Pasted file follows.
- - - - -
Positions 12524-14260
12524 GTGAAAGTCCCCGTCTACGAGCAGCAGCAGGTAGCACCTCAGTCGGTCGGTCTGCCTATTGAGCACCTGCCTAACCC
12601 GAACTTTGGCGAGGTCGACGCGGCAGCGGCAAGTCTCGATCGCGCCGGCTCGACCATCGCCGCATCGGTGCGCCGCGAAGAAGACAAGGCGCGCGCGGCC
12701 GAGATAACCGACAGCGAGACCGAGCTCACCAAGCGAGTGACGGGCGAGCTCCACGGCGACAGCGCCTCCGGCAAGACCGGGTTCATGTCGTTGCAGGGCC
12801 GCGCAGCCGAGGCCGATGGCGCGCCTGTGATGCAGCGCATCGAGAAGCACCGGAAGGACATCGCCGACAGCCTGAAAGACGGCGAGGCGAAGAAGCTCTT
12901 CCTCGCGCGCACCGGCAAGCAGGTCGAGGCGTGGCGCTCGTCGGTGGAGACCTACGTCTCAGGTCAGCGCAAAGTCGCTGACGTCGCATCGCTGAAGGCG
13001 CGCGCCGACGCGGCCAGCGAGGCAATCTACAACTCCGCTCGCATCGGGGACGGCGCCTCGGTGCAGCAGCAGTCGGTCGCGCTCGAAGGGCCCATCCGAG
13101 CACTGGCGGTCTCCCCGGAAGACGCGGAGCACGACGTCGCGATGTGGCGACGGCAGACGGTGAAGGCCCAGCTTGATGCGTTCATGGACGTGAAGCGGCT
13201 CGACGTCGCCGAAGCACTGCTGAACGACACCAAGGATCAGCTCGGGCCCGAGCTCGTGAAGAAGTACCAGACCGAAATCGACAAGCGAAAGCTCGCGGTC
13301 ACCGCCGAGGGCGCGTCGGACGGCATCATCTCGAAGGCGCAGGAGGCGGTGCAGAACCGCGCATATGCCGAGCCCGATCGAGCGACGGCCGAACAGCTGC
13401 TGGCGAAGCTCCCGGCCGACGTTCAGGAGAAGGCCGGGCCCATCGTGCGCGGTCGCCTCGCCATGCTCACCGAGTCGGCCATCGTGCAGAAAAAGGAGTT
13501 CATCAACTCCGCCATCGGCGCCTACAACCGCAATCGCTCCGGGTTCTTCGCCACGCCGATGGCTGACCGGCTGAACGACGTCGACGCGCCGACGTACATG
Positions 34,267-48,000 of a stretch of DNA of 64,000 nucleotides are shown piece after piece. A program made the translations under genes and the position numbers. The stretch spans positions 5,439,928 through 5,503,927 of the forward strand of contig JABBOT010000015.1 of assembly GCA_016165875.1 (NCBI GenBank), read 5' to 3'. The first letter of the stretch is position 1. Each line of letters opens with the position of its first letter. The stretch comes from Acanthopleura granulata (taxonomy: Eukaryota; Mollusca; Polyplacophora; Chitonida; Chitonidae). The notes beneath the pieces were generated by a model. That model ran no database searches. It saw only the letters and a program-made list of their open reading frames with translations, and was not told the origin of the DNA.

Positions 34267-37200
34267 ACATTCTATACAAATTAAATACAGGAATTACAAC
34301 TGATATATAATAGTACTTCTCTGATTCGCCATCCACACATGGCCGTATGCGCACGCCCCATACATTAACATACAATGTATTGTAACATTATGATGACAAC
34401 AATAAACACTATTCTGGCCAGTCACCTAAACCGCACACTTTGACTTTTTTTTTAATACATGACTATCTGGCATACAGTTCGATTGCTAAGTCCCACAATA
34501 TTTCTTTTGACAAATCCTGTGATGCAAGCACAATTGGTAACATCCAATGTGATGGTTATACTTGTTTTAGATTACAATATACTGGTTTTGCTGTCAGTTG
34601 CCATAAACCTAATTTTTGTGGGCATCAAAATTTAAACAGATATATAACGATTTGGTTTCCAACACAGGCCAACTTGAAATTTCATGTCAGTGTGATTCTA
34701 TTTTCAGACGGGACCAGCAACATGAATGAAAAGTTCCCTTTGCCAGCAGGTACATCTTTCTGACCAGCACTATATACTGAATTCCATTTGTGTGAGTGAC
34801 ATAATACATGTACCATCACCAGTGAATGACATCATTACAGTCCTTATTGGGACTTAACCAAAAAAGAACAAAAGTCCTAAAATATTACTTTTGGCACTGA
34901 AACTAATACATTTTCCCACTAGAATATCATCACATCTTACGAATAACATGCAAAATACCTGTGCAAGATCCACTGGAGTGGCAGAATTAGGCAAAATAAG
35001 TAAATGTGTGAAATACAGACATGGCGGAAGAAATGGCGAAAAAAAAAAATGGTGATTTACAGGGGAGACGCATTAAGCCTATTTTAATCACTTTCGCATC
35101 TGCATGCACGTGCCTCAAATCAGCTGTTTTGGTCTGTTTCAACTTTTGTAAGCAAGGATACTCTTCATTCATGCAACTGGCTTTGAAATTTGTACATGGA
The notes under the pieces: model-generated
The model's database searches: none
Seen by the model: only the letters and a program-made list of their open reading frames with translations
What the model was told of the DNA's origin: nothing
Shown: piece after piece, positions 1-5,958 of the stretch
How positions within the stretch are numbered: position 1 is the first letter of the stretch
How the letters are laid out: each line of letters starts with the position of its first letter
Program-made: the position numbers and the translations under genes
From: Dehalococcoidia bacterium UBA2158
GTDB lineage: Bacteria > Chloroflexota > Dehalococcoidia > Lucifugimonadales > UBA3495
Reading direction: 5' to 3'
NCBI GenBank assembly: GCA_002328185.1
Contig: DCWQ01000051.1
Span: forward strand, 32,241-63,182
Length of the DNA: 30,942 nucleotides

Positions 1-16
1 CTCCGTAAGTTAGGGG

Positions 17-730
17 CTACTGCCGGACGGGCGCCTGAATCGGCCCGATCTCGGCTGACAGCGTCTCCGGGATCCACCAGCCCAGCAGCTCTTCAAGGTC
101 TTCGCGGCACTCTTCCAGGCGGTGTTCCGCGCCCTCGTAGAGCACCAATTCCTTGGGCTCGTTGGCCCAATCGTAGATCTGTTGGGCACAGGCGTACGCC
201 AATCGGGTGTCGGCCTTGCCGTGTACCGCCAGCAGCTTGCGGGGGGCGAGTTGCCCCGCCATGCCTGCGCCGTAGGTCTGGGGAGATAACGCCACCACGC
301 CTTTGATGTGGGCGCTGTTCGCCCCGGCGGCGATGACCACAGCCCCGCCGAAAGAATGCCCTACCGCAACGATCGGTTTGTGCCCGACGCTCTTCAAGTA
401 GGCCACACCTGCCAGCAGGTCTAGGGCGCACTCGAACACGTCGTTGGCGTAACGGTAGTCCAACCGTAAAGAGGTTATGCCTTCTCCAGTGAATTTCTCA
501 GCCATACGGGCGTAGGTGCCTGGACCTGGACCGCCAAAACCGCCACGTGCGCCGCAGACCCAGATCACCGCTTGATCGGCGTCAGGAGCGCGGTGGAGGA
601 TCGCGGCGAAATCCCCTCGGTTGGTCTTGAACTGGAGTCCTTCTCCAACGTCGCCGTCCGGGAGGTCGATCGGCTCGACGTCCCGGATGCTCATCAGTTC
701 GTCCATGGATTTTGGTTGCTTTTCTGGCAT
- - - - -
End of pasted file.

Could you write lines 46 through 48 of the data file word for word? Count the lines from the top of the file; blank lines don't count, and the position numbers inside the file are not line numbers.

301 CTTTGATGTGGGCGCTGTTCGCCCCGGCGGCGATGACCACAGCCCCGCCGAAAGAATGCCCTACCGCAACGATCGGTTTGTGCCCGACGCTCTTCAAGTA
401 GGCCACACCTGCCAGCAGGTCTAGGGCGCACTCGAACACGTCGTTGGCGTAACGGTAGTCCAACCGTAAAGAGGTTATGCCTTCTCCAGTGAATTTCTCA
501 GCCATACGGGCGTAGGTGCCTGGACCTGGACCGCCAAAACCGCCACGTGCGCCGCAGACCCAGATCACCGCTTGATCGGCGTCAGGAGCGCGGTGGAGGA